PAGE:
"CC. Learn more than you had a wrap up a section of this piece from the Washington Post about the dilemma facing these military brass in Venezuela. Absolutely. So taking all of that into consideration. It ends with what does all this suggests for Venezuela's future on the one hand. Backing Madero has brought the military elite economic opportunities, for instance, like food. Well, it gets into the military runs. PDVSA the state oil company, really and military officers profit from being involved in. A lucrative government. Run drug trafficking network. Fervor Madero has promoted military officers to high political offices figuring those offices officers will defend for regime because we have so much to lose. If a fall out of office finally Madeira has shown what you call a military dictatorship. Madeira has shown a resolute commitment to holding onto power, which means staying loyal could very well. Pay off on the other hand soldiers in national guardsmen, see firsthand in their families neighborhoods all around the nation's dire economic suffering. We can flation running. A nearly one million percent pay raises aren't really helping lower ranking officers any listed and since a one glide Lovie head of the national assembly and self-declared interim president has offered amnesty for past human rights offenses to military leaders who leave d'oro he shifted. Tempting he shifted their calculations in his direction. We don't know yet whether civil society can mobilize large multi class, peaceful protests that will encourage the military to abandon the government, nor do we know ever smaller police forces or militias will be strong enough to enforcement arose ranged, military, decide to stay quartered. But for logic of military's calculus is clear. The military coups generally are not launched by the generals and admirals. They usually happen with mid. Lower level officers, for instance, chauvinism self when he first state states is first coup. He was just a captain in the Venezuelan air force. So, and that's pretty common in law historically in a lot of coups where you have it's the mid level and lower level officers who are dissatisfied with the amount of spoils coming down one might say the and they're me more in touch with the people on the street and then their struggles. That's why get off his Colonel whoever outranked general. Let's go to the phones. Here. We got David in New Mexico listening online. Go ahead, David. The I told you about that. The court judge in Albuquerque. Deborah Davis Walker who was the. Crashed her car caused the crash in the cop found out. She was drunk while here's driving. Drunk judge. And so so at least she did the right thing, and she she immediately resigned. So he has gone. And did video come out of that. By the way, was there video footage. I there appears I was looking right now. And I still photograph that appears to be a a screen shot of a video. So there must be a video out there. But I I haven't found looking while I was on hold. There must be something. Because. The goal of the bug shot. If you can see if somebody can find that video that video leaks out from the police department. I want to hear what that judge tried to say to that cop. You know, she pulled the t you know, who I am card. She did. Yeah. The the, but yeah, I'll look for in there should be one. And there were additional to that. There was a number of how like a year back or whatever it was that state legislator. Monica Youngblood was ideal that one because you called about that. And we pulled that video up where she absolutely state rep. You said, yes. State rep Monica Youngblood right down guilty. According to the news updates on that. Yes, she was found guilty. But the recent news is she was she was dragged into court on an alleged probation violation. The probation office does random because alcohol was part of her crime. Right. And remember it's worth noting that she was the she was a huge crusader. I she had a Bill that was intended to put stiffer penalties on those who refused a Breathalyzer. And then she went and refused a Breathalyzer test. So she she she was doing exactly what she was complaining that other people were doing. But anyway, she got busted for the probation office that she deluded her random urine screenings 'cause you know, her alcohol was in her crime. They do random urine screenings for alcohol consumption, and they accused her of deluding for the family that she provided in an attempt to cover up that that she'd been drinking, and so that's. Yeah. Hopefully, you know, what was the judge's name again. The judges. Debra walker. And sometimes you see it as Davis Walker and her mugshot is right there on the Elbe Turkey. Albuquerque's Albuquerque news and like. You'll see you'll see her. And bad rubbish. Of course, is how many of these judges actually have drinking problems because you know, these people I I don't imagine many of them are actually really happy with their lives. Actually, dance your question here, either just the recent ones if you go back in Kirke, there was a chief.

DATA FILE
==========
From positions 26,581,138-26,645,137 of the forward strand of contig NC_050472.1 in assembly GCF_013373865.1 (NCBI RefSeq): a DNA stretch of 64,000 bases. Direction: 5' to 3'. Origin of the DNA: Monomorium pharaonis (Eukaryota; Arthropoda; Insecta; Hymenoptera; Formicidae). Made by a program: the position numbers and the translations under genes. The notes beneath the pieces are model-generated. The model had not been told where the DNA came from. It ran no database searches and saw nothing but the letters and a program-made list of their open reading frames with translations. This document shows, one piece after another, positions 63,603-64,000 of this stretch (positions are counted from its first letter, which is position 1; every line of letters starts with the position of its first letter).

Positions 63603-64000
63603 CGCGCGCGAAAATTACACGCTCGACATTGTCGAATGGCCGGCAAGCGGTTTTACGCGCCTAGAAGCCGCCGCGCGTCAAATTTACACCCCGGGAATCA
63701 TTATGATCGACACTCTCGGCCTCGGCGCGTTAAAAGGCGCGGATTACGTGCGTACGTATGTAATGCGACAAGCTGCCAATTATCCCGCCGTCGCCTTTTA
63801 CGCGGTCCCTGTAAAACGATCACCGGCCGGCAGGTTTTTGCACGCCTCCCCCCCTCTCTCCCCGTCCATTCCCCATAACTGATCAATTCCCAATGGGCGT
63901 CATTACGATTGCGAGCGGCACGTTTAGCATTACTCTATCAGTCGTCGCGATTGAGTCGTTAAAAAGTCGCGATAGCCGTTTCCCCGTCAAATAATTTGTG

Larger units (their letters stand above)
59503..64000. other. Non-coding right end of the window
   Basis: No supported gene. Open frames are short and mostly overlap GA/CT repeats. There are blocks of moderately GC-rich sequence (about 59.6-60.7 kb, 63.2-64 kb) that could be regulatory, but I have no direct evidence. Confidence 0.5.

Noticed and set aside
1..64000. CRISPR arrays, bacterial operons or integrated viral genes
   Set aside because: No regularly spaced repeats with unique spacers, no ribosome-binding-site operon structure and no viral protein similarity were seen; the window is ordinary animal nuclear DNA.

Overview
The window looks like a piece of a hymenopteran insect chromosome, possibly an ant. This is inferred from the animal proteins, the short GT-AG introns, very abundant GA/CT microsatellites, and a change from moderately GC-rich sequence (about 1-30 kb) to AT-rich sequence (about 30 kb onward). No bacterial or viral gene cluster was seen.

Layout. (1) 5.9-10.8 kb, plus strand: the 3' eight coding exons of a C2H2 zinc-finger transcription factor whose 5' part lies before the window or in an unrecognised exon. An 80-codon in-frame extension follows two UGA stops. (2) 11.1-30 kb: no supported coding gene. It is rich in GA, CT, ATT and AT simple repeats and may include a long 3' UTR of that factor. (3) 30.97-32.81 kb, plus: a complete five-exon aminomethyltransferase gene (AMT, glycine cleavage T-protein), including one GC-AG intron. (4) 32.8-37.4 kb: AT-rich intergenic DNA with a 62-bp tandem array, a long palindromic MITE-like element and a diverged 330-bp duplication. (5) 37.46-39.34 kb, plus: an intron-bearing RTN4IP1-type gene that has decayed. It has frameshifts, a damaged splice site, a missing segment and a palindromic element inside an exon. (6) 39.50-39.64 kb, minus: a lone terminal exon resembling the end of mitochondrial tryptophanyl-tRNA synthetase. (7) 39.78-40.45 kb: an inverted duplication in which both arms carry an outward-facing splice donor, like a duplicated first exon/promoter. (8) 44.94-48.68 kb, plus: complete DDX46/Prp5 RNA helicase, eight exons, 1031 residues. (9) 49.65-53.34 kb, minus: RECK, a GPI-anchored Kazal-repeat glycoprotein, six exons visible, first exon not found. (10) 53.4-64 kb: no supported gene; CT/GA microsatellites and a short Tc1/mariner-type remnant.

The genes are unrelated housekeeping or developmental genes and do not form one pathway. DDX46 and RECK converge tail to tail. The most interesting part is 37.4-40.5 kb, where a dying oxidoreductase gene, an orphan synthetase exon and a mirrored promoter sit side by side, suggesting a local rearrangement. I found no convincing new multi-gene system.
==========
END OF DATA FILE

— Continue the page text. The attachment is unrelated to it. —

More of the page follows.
"deborah davis" Discussed on Liberty Talk FM